Bill Cosby is trying desperately to keep the details of a 2004 lawsuit brought against him under wraps, but this time the statute of limitations is working against him.
The comedy icon settled a suit with former basketball player Andrea Constand who, claims the The Hollywood Reporter, was “the first woman to publicly come forward with allegations that [Cosby] drugged and sexually assaulted her.”
The law in Pennsylvania, where the suit was filed, states that records can be unsealed after two years, and the Associated Press is now seeking to do just that.
Naturally, Cosby’s legal team is doing everything possible to make sure that what happened in Pennsylvania stays in Pennsylvania, writing that the release of the documents would create “a firestorm of publicity.”
“[U]nlike a deposition in a typical case, there is a voracious media appetite for Defendant’s deposition, and public release of it would quickly become widespread public knowledge of it,” states the brief. “There is no doubt that public disclosure of the motions and Defendant’s sworn deposition testimony, which delves into the most intimate subjects imaginable, would generate a firestorm of publicity.”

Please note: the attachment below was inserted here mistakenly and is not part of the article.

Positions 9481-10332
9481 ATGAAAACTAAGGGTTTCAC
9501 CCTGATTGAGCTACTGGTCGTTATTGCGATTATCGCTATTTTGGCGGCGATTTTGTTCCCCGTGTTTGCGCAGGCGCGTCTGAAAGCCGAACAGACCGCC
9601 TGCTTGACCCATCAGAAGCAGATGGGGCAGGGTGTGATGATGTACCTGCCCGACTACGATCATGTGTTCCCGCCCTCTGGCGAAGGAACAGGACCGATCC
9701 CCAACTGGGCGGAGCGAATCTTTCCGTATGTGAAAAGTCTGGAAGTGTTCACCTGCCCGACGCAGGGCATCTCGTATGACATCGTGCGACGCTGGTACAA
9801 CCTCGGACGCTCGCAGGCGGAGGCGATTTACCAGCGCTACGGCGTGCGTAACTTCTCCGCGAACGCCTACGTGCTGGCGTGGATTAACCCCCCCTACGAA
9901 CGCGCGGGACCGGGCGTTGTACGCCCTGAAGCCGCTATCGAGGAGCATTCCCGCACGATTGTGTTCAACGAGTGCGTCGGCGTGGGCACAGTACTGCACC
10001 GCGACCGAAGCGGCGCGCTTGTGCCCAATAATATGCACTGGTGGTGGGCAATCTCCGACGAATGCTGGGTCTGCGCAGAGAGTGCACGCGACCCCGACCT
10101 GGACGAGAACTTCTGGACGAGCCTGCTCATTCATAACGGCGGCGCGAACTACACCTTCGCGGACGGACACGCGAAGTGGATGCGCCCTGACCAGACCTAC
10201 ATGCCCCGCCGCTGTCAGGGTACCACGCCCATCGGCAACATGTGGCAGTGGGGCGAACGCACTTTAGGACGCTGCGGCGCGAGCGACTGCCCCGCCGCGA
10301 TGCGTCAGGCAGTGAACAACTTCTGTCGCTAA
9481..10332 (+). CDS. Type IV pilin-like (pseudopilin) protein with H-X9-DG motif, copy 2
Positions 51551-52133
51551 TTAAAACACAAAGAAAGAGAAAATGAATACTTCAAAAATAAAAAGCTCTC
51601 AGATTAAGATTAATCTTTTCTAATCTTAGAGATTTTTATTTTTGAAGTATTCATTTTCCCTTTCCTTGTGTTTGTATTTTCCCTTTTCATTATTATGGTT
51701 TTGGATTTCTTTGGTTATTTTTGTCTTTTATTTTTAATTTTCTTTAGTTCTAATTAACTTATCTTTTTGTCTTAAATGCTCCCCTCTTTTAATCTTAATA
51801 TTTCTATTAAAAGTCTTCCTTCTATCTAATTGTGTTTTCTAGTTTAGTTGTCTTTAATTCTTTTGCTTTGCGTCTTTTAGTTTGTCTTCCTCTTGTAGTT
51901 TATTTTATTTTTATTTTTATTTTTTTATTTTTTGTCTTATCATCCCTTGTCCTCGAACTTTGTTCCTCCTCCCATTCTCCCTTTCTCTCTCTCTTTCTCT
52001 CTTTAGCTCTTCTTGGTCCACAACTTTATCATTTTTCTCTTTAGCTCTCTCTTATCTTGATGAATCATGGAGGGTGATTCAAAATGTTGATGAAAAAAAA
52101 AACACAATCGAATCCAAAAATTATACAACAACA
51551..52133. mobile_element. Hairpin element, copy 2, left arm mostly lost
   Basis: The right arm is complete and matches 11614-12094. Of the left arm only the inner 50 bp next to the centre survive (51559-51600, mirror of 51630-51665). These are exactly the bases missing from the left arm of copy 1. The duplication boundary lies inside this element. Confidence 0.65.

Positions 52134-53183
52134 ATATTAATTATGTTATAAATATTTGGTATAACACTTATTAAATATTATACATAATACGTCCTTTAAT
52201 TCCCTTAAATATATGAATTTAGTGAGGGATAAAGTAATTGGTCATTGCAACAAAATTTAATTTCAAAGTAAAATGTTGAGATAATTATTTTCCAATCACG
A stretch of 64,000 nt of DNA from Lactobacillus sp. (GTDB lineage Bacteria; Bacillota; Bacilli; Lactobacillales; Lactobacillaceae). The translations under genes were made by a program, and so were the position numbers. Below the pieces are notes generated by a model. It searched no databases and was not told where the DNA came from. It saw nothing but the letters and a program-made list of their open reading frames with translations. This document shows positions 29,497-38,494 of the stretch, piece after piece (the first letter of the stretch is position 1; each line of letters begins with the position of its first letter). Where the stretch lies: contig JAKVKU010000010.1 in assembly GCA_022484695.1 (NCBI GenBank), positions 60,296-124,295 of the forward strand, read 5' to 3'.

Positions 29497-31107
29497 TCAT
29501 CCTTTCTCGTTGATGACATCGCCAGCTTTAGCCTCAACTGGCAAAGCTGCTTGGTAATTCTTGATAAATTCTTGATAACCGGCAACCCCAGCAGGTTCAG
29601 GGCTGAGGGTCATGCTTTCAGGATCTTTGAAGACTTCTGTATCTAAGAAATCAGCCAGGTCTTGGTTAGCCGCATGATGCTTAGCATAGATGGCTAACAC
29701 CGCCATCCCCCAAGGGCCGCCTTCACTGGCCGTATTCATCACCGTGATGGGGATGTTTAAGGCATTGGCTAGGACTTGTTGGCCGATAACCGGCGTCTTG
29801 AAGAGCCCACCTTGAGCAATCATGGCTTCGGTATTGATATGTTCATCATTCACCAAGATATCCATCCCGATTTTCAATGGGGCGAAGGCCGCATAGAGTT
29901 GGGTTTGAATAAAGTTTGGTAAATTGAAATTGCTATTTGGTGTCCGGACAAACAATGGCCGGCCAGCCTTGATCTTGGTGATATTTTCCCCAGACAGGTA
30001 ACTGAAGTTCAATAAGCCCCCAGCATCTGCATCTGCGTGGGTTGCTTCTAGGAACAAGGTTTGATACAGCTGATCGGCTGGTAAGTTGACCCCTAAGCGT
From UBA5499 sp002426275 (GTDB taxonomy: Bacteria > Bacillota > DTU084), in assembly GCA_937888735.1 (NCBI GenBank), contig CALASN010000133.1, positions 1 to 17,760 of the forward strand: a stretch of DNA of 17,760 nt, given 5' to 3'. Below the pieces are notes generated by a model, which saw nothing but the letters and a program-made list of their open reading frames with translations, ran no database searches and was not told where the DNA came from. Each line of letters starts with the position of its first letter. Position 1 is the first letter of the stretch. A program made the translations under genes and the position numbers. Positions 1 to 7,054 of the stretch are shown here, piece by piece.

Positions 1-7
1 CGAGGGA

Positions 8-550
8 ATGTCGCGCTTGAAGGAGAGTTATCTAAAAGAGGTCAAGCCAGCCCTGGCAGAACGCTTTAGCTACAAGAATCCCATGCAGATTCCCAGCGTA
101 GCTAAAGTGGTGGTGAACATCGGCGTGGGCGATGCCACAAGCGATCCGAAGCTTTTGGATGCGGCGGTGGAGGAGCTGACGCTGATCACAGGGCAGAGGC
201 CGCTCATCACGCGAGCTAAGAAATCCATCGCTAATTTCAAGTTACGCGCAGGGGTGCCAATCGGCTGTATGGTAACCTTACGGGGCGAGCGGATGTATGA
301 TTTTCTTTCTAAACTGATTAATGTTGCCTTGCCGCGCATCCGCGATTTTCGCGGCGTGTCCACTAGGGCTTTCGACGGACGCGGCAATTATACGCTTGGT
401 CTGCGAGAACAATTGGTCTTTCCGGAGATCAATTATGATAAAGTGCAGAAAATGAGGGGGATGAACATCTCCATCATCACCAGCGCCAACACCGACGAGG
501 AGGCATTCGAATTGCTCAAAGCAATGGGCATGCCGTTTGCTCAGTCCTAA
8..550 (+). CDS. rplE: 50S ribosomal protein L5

In case that tactic doesn't work, the sitcom star's lawyers also argued that he is not a public figure and that there’s “no legitimate public interest” in an old sex abuse lawsuit, and confidentiality should be maintained on materials described as posing a “real, specific threat of serious embarrassment.”
Pick a side, lawyers. Pick a side.
The Associated Press pretty much laughed in the face of Cosby's defense team, arguing to the court that he is, indeed, a public figure and that, given the barrage of women to make nearly identical allegations against the actor in recent months, the details of the suit are very relevant.
“Since the settlement in [the Constand case], numerous other women, each of whom has been publicly identified, have recently come forward, alleging that they too were victims of drugging and sexual assault by Cosby, a topic that has been the subject of far-reaching media coverage,” the AP’s brief reads. “In sum, no good cause exists to maintain the seal on any of the sealed documents.”
We'll know soon enough which way the court leans, but in the meantime, you better believe Mr. Cosby is paying his lawyers — and publicists — overtime to make this nightmare go away.
Need a refresher on what Cosby has been accused of by dozens of women? Wendy Williams has got you, below:
(Photo: Slaven Vlasic/Getty Images)